“It’s the end, but the moment has been prepared for.”
That’s what the fourth Doctor tells his companions as he begins to regenerate at the end of 1981’s “Logopolis.”
And it’s that story that writer and producer Russell T. Davies looked to when it came to writing the final installments for David Tennant as the Doctor.
“It’s unusual. It’s got that kind of ‘Logopolis’ air to it, and I always liked that, because he knew from episode one that something doom-laden and sinister was on its way,” Davies says of the upcoming two part story, “The End of Time.” “This has got that funereal air of ‘Logopolis’ – but it’s not just funereal. You’re talking about five or six scenes.”
Interestingly, both stories will culminate the end of an era for the Doctor with the Time Lord facing his old nemesis, the Master.
Davies says that one of his regrets about the first time he brought the Doctor and the Master together was the lack of screen time together that Tennant and John Simms could share.
“It’s really, really hard to put the Doctor and the Master in a scene together, unless you start writing nonsense, like they say, ‘Ha ha, let’s team up to save the universe!’ And then the Master double-crosses him behind his back,” Davies explaines. “There are rubbish ways of bringing them together. But really, to put the Doctor in a room with a mass murderer is really difficult, because he’s not going to let him go. And he’s not going to forgive him, he’s not going to let him loose onto other people. So if you treat it as real then you really can’t have them together for long, because either one of them would do something about it. The Master would kill the Doctor or the Doctor would stop the Master.”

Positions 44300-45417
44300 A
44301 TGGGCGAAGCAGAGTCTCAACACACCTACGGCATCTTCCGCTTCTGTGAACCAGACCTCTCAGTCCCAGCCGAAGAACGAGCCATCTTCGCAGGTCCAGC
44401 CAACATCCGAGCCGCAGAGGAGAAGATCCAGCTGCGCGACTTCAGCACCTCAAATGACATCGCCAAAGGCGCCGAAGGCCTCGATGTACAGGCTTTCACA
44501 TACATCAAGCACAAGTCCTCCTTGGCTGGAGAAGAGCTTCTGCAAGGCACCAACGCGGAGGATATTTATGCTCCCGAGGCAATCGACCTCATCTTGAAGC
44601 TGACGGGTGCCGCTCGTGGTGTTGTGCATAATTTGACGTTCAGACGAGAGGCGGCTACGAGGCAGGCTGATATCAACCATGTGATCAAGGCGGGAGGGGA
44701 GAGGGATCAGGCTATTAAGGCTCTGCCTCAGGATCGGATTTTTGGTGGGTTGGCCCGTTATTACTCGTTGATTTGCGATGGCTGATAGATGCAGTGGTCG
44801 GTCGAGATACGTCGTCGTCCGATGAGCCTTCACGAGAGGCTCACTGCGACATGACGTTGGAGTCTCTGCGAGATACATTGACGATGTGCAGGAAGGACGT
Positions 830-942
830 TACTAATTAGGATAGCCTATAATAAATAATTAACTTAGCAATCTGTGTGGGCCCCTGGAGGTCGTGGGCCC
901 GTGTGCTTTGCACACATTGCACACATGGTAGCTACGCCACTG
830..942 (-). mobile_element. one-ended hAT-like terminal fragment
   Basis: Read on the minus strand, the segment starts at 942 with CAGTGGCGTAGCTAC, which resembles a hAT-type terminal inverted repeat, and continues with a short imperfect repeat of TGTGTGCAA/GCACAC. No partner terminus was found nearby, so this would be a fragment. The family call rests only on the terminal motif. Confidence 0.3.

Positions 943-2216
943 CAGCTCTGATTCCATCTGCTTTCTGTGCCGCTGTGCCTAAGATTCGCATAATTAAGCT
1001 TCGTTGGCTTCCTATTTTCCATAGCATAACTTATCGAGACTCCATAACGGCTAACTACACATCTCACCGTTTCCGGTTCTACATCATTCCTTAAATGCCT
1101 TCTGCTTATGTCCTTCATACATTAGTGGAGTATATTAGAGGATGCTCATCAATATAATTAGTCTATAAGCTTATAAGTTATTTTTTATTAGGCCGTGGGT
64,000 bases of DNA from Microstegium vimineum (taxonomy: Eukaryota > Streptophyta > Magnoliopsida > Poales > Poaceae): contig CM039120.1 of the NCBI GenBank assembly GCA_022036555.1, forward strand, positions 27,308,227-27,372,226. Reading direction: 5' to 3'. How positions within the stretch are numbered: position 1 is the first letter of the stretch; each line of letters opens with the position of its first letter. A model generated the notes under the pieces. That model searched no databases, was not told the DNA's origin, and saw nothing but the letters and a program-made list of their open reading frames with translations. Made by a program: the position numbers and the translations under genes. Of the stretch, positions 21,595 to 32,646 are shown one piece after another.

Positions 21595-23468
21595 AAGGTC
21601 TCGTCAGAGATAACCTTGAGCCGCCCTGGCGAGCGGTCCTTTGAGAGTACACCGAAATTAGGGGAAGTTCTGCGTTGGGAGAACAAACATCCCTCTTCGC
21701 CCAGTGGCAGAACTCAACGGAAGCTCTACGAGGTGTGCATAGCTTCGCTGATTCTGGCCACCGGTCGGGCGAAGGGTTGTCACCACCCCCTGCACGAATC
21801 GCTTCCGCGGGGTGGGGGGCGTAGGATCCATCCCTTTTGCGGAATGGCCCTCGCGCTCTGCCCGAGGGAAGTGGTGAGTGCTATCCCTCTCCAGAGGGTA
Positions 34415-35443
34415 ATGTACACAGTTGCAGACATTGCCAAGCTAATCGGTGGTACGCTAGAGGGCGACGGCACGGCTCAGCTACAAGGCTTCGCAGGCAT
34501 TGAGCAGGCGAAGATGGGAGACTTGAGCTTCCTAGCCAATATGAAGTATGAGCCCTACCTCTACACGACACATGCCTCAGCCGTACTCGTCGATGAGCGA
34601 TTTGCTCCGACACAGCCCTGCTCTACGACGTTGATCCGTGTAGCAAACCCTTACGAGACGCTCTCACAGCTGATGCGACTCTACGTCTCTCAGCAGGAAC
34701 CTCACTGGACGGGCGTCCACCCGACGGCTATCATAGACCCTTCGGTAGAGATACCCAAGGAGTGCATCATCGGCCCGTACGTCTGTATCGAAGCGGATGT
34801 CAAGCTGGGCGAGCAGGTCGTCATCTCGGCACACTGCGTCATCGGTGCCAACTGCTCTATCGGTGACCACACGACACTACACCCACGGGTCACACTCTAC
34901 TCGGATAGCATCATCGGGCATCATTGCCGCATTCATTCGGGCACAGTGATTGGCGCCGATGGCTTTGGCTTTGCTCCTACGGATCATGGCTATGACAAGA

This time, Davies said he found the perfect way to bring the two together for the finale.
“They have much more screen time together this time. But there’s a limit to it. You can’t have great long scenes of them having a chat together, because they are absolute opposites. And I had no idea that John Simm is such a genre fan! I didn’t realise this the first time I worked with him, but you can sit and have a half-hour conversation with him about Superman and The X-Men. He loves all that sort of stuff,” he said.
Davies said he also wanted to challenge his leading man one final time in his performance as the Doctor.
Waving the sonic about and opening doors is not going to be a different day at work. Give him a challenge. Make him take a deep breath and think, ‘Wow, big day at work today…’ And then the camera crew does the same and the director does the same and everyone says ‘This is important.’,” Davies said. “But you know, it’s the death episodes, they’ve got that built into them. It’s the weirdest game to play with the public: everyone knows it’s happening, everyone knows it’s on its way, no one quite knows how, no one knows how they’ll feel at the end of it… it’s brilliant, a really rare opportunity to do that. I hope we haven’t worn it thin! Sometimes you think there must be people thinking ‘Is he still there? Hasn’t he gone yet?’”
“The End of Time” airs in the UK on Christmas Day and in the U.S. on December 26.